Permanent Vacasian

The traveller sees what he sees; the tripper sees what he has come to see. – G. K. Chesterton

What a Blas!


Archipiélago de San Blas, Panama – We took another super crowded bus from Porotbelo to Colón – when we finally got seats in the back we discovered that the young couple behind us were making out. I guess this is the equivalent to “parking the car” for kids who don’t have cars. When we arrived in Colón they got off the bus and pretended not know each other. Slick, guys.

We took the bus all the way to Colón instead of transferring at the grocery store because I thought we’d have a better chance getting a seat on the bus to Panama City, so we got to see a bit of Colón. We had been warned before by some ex-pats about Colón – that it was dangerous. It really is a pretty sketchy place, interesting though. It’s the center of Panama’s “free zone” where merchants can buy and sell goods tax free, but those markets aren’t open to the general public. What we saw from the bus window was more than enough of Colón.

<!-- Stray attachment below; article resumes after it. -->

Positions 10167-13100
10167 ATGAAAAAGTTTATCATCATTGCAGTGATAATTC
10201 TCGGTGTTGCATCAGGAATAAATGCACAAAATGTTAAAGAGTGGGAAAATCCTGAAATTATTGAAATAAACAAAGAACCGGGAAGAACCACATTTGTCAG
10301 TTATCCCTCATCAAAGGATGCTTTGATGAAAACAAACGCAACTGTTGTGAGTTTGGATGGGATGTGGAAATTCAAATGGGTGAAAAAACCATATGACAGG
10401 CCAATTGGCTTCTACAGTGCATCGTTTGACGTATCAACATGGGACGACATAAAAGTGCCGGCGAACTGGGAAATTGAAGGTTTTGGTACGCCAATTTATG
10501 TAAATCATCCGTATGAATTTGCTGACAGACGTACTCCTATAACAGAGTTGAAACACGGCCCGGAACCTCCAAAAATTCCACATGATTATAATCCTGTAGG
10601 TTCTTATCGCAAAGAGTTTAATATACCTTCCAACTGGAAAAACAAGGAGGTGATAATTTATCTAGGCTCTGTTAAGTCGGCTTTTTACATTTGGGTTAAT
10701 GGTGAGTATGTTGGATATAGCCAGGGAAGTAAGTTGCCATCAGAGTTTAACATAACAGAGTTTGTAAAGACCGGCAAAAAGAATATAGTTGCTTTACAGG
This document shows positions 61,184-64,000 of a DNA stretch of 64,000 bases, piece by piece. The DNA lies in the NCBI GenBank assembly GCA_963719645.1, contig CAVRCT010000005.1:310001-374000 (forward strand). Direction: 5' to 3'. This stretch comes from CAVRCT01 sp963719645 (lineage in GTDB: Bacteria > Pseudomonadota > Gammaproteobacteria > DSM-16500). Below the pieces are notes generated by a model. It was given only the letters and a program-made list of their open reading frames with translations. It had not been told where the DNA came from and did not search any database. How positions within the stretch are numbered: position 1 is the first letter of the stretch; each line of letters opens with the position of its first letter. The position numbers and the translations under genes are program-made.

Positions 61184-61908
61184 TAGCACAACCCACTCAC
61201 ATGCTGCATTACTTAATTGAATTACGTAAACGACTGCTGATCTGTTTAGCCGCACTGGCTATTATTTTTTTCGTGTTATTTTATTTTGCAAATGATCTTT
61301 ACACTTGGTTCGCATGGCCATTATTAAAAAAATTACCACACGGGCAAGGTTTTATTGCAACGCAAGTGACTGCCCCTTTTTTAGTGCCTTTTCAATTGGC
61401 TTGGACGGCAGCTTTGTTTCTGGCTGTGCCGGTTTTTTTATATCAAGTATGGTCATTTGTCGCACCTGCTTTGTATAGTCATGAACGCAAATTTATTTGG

Paradise found.

Paradise found.

Our plan was to go to Panama City for one night and book a trip for the next day to the San Blas Islands in the semi-autonomous zone, Comarca de Kuna Yala. When we arrived in Panama City we took a taxi straight to Luna’s Castle hostel, which is THE place to book trips to San Blas. We sat around reading about the different islands and trying to figure out which one to go to. While we were there we ran into the Australian Stuart from our river trip in El Castillo. He was hanging out waiting to catch a sail boat from Panama to Columbia via the San Blas Islands.